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Wind Boom's Costs
Looming on the Horizon

by Editorial Board
Record Searchlight, May 1, 2011

Puget Sound Energy's Wild Horse Wind Project, in the hills east of Ellensburg, can generate 273 megawatts of electricity. After several years of drought, the abundant rains this winter and spring have supplied a bit of relief to electric customers in Redding, whose rates have risen partly because of a shortage of cheap hydroelectricity from the Central Valley Project.

For our neighbors in the Pacific Northwest, however, the same abundance is too much of a good thing. A wet-year surplus of hydropower -- combined with recent years' boom in wind turbines -- is pushing the Bonneville Power Administration's grid beyond its limit, leaving it potentially unable even to give power away.

And even as government promotes wind farms as a source of renewable power, the BPA is considering emergency orders to shut down wind turbines, with their erratic and unpredictable generation, to avoid overwhelming the power grid. Just when the wind gets blowing, their owners might have to unplug the turbines.

Under a law Gov. Jerry Brown signed last month, California has committed to producing one-third of its power from renewable sources, including wind, within the next decade. Indeed, Brown said he's setting his sights on 40 percent renewables. That means this feast-famine cycle starting to cramp the Northwest's power grid could soon spread to California.

And one major solution? New transmission lines linking the Pacific Northwest with California's major cities and demand for renewable power, creating a more flexible West Coast power grid. Any guesses where those power lines would most likely travel? Like the scrapped TANC Transmission Projection power line, they'd probably cross right through Shasta County. At least, that's where the utilities would try to build them.

In a sense, this is a fine problem to have -- at least for supporters of clean energy. Within the past five years alone, wind developers within the Bonneville Power Administration's grid, roughly following the Columbia River Gorge, have built enough new turbines to generate more than 3,000 megawatts of electricity when they're spinning at full speed. All told, the more than 3,500 megawatts of peak wind electricity in the BPA is equivalent to five times the power output of Shasta Dam. And that doesn't include other wind farms around the Northwest or many new projects in the works. They include Big Horn Wind Farm in southern Washington, which sells electricity to Redding Electric Utility.

That's a dramatic achievement. But the problem with all that wind power is that its output floats up and down like a kite on a spring breeze. Even in the steadily windy areas that make the ideal sites for wind farms, strong gusts can ramp up power and then stop cold -- whereas our homes, factories and computer server farms demand an even supply.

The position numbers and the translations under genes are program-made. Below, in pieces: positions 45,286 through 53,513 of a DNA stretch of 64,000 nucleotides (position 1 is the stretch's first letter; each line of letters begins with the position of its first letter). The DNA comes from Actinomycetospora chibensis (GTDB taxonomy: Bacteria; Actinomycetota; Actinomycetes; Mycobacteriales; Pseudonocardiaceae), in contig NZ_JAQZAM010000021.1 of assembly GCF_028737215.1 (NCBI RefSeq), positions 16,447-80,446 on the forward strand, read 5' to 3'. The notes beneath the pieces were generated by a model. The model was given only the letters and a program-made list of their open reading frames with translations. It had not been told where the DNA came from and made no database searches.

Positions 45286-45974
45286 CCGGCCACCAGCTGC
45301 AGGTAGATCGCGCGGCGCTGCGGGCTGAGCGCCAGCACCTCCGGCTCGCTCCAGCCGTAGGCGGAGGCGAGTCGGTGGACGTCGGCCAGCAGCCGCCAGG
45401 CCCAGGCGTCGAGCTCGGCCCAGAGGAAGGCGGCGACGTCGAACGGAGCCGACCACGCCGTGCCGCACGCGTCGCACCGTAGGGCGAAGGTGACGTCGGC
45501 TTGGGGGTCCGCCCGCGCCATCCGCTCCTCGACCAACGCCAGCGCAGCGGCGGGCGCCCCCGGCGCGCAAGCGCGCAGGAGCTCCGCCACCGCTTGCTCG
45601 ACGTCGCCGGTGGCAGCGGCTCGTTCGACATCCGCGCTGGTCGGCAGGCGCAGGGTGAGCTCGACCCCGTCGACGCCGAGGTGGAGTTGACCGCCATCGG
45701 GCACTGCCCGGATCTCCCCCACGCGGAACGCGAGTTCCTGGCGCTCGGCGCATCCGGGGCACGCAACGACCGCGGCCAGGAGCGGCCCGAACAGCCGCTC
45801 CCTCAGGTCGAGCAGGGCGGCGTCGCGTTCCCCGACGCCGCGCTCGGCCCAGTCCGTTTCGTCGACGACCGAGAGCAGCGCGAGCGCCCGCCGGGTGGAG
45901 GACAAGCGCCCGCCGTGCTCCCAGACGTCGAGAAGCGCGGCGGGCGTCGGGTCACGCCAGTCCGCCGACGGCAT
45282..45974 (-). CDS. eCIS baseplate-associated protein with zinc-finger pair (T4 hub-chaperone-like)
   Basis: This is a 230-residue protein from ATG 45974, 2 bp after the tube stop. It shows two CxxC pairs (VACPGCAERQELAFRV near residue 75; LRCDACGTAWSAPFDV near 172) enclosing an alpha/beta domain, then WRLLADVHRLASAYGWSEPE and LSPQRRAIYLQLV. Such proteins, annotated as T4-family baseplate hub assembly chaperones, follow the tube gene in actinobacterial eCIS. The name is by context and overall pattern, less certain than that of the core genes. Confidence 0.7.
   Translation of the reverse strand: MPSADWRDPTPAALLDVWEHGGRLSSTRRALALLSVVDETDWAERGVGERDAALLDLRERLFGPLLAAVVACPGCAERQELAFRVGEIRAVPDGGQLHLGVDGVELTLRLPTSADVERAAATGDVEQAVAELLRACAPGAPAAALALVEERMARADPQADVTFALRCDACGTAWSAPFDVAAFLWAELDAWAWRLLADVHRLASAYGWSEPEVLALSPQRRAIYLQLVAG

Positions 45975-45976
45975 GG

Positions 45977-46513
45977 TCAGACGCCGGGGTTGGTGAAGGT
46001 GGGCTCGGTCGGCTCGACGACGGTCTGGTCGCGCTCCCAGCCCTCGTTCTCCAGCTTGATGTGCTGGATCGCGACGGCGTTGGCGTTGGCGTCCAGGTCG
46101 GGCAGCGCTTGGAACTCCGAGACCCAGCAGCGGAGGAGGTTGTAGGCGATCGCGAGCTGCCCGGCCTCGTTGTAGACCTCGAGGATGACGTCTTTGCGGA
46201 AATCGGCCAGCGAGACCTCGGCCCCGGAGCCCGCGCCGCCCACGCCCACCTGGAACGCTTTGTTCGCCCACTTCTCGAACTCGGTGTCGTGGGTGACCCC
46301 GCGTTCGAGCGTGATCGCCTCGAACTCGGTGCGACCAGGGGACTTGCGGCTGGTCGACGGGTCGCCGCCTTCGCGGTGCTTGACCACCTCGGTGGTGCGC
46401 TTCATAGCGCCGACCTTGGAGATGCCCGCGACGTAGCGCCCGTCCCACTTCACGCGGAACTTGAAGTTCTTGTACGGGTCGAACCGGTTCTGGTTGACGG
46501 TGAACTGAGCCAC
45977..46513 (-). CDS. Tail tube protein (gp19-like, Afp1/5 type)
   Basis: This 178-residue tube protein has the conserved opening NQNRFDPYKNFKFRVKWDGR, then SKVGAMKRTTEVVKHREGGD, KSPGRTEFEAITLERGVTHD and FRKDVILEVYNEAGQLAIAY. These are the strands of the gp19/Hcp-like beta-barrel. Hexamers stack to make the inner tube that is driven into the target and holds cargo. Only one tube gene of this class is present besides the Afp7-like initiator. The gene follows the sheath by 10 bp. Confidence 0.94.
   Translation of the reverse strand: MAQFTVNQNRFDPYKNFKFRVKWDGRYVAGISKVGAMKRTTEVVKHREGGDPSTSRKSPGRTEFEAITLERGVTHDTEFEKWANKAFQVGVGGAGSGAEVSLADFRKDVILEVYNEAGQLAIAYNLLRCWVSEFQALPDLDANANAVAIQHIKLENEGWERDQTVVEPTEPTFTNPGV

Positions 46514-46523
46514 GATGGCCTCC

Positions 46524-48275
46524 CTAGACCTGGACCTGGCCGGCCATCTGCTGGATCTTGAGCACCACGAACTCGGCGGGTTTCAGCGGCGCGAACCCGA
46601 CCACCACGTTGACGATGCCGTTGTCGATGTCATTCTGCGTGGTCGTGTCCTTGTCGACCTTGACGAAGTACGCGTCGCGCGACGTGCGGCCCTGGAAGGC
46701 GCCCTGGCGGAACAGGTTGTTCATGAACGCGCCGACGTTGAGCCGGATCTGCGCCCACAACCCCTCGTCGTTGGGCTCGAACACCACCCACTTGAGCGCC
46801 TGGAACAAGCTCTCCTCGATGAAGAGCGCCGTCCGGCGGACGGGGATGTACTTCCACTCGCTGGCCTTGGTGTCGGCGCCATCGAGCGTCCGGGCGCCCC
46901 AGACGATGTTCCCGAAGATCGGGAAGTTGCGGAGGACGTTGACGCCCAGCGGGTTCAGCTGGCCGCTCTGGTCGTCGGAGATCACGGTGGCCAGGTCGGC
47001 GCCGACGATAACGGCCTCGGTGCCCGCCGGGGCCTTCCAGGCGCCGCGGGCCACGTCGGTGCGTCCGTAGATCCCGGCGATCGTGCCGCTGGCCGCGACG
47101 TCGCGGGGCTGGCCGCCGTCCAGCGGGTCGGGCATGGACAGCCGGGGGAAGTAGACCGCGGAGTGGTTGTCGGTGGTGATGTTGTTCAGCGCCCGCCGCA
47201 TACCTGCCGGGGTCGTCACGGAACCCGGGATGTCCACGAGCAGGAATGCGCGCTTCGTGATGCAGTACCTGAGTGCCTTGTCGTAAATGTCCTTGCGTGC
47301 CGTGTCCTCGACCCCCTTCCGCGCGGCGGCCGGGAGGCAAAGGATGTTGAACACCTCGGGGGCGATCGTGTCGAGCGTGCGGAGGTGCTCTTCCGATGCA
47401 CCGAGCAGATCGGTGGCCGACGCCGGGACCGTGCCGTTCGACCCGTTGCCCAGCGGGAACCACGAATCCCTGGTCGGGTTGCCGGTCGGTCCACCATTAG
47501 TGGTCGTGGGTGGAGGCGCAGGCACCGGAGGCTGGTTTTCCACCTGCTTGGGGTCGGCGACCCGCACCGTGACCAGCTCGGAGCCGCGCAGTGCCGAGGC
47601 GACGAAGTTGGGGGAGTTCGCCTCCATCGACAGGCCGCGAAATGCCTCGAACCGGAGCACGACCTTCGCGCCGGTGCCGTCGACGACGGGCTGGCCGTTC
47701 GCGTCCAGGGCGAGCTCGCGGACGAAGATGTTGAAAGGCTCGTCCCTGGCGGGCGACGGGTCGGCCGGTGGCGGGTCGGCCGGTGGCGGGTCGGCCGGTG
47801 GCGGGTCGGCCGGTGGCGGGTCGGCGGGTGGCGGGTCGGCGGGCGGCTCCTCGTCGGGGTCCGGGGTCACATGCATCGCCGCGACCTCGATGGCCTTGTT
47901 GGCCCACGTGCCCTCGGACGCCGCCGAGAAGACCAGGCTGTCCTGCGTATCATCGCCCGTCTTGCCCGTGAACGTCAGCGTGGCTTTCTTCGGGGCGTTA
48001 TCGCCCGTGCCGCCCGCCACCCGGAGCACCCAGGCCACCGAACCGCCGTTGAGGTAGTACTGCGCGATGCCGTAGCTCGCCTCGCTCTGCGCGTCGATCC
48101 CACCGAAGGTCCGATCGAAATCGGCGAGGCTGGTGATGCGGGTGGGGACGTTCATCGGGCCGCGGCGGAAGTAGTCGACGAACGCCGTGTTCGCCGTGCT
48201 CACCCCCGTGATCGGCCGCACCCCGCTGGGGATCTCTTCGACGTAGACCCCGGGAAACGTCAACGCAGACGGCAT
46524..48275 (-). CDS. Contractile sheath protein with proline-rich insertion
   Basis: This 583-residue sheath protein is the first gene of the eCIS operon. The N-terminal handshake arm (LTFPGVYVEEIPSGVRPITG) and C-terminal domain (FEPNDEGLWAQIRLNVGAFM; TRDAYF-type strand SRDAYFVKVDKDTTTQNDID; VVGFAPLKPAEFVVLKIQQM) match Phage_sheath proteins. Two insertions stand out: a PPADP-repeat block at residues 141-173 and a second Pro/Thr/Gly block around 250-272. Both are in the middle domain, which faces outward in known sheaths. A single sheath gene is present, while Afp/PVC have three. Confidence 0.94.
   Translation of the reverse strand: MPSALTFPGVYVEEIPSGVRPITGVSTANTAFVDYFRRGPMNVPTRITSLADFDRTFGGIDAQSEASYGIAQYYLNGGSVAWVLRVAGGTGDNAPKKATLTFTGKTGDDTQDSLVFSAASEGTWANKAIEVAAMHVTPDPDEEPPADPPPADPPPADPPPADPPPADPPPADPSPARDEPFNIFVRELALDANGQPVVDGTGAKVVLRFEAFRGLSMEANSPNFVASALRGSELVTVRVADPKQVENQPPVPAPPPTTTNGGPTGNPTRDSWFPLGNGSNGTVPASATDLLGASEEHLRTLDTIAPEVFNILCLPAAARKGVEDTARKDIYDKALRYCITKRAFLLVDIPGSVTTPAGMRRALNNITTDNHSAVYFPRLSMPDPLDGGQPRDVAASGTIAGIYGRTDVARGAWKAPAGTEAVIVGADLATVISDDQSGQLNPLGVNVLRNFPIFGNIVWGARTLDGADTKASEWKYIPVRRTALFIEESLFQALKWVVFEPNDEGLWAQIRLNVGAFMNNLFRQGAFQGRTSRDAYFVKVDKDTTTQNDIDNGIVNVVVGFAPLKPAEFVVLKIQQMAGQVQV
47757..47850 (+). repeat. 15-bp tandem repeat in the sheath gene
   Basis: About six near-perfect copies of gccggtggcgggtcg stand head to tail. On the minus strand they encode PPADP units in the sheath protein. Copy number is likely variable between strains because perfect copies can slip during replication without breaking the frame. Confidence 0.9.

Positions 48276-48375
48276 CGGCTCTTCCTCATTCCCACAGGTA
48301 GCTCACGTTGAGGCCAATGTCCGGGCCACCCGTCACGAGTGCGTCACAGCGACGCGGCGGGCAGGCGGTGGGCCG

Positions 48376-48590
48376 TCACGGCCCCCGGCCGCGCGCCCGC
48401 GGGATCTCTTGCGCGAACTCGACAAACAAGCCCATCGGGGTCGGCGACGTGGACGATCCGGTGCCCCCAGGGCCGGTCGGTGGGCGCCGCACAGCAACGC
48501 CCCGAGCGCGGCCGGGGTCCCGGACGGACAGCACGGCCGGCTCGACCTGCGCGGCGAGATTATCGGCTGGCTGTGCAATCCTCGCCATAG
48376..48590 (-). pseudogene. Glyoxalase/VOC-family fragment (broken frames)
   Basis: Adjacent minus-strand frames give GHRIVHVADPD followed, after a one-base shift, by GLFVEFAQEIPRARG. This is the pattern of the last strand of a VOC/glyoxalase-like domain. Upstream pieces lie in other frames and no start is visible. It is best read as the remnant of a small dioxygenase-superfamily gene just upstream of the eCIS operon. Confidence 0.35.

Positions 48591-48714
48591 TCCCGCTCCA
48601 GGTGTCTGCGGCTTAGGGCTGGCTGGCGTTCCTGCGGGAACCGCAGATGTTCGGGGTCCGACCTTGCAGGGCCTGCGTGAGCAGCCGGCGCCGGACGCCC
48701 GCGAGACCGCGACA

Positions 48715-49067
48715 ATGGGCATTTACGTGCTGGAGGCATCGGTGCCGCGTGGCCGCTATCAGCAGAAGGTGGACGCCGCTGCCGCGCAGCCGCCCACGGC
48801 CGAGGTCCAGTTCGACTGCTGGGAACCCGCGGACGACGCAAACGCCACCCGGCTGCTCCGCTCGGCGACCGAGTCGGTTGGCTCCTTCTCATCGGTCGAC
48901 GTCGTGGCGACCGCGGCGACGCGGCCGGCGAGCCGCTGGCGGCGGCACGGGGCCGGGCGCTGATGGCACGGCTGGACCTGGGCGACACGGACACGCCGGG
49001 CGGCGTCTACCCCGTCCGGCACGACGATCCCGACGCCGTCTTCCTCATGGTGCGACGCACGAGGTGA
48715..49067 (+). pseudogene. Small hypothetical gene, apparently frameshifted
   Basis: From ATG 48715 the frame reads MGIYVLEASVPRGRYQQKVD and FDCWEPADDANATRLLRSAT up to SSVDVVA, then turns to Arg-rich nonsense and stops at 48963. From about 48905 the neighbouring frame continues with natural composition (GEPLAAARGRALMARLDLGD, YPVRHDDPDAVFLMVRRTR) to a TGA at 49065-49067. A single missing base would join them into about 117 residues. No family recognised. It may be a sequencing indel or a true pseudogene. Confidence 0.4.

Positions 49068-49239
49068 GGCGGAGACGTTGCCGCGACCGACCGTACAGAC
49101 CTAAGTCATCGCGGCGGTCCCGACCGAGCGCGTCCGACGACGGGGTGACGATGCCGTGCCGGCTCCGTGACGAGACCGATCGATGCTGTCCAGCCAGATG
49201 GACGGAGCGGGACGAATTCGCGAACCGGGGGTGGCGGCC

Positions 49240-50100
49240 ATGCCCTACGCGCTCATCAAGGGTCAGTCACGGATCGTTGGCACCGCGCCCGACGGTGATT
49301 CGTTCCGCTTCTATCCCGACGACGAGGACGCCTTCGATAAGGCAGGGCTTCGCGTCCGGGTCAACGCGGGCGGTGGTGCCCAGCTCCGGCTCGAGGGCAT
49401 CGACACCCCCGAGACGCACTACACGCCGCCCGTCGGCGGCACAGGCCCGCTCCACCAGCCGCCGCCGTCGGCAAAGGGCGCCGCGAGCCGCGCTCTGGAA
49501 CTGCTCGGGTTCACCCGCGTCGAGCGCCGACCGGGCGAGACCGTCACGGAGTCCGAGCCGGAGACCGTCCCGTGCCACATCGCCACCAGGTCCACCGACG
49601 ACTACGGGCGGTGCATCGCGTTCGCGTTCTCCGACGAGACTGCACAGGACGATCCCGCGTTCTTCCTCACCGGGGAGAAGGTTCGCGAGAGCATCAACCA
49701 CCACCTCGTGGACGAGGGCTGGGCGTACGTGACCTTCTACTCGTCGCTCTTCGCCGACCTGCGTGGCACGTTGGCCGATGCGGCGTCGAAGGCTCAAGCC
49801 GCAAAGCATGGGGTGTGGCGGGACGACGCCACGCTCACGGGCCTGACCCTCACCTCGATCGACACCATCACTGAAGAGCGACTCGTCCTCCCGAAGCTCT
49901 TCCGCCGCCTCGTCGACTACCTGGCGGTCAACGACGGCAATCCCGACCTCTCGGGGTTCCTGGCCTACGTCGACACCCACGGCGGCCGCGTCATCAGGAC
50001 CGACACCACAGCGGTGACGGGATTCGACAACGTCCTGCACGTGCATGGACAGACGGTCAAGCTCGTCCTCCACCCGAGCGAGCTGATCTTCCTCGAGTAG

It's possible to balance erratic supplies with demand to a point, by shutting down plants elsewhere. Indeed, temporarily burning less coal or natural gas stretches fuel supplies while cutting pollution, but eventually the power managers run out of fossil-fuel plants to shut down.

And regulations aimed at preserving fisheries don't allow hydroelectric dam managers to flip rivers on and off like a light switch, as needed. Indeed, much like the Sacramento River, the Columbia River with its massive series of hydroelectric dams is tightly regulated to prevent the extinction of salmon. Under current operating rules those dams can't even legally spill excess water, but are required to spin their turbines even when they don't need the power. (Heavy spills can leave too much nitrogen in the water, harming fish.)

The upshot: Massive investments in wind power don't end the need for existing electric plants, but instead force costly juggling -- and raise the pressure for even more costly new transmission lines. And when the wind really gets blowing, we might not even be able to harvest watts from it.

Using more renewable energy remains an important goal, but in the Northwest they're learning that achieving it won't be cheap or easy. As California ramps up its renewables over the next decade, those costs will be harder to ignore.

Related Pages:
Hydro, Wind Battling for Grid Space by Christine Pratt, Wenatchee World, 4/26/11
Power Peak Could Mean Lowered Income for PUDs by Christine Pratt, Wenatchee World, 4/25/11
PSE's Lower Snake River Wind Project to Boost Power Generation by Cameron Chai, Clean Tech, 4/15/11
Bonneville Power may Shut Down Wind Turbines to Protect Salmon by John Laumer, Treehugger, 4/14/11
Grid Problems Trigger Rolling Wind-Farm Outages in Pacific NW by William Pentland, Forbes, 4/14/11
Wind Turbines Shutdown Possible by David Mance, KAPP TV, 4/13/11
Wind-Power Producers Fight Possible Shutdown of Turbines by Hal Bernton, The Spokesman-Review, 4/10/11
Bonneville Power Plan Creates Buzz in Industry by Bert Caldwell, The Spokesman-Review, 4/10/11

Editorial Board
Wind Boom's Costs Looming on the Horizon
Record Searchlight, May 1, 2011

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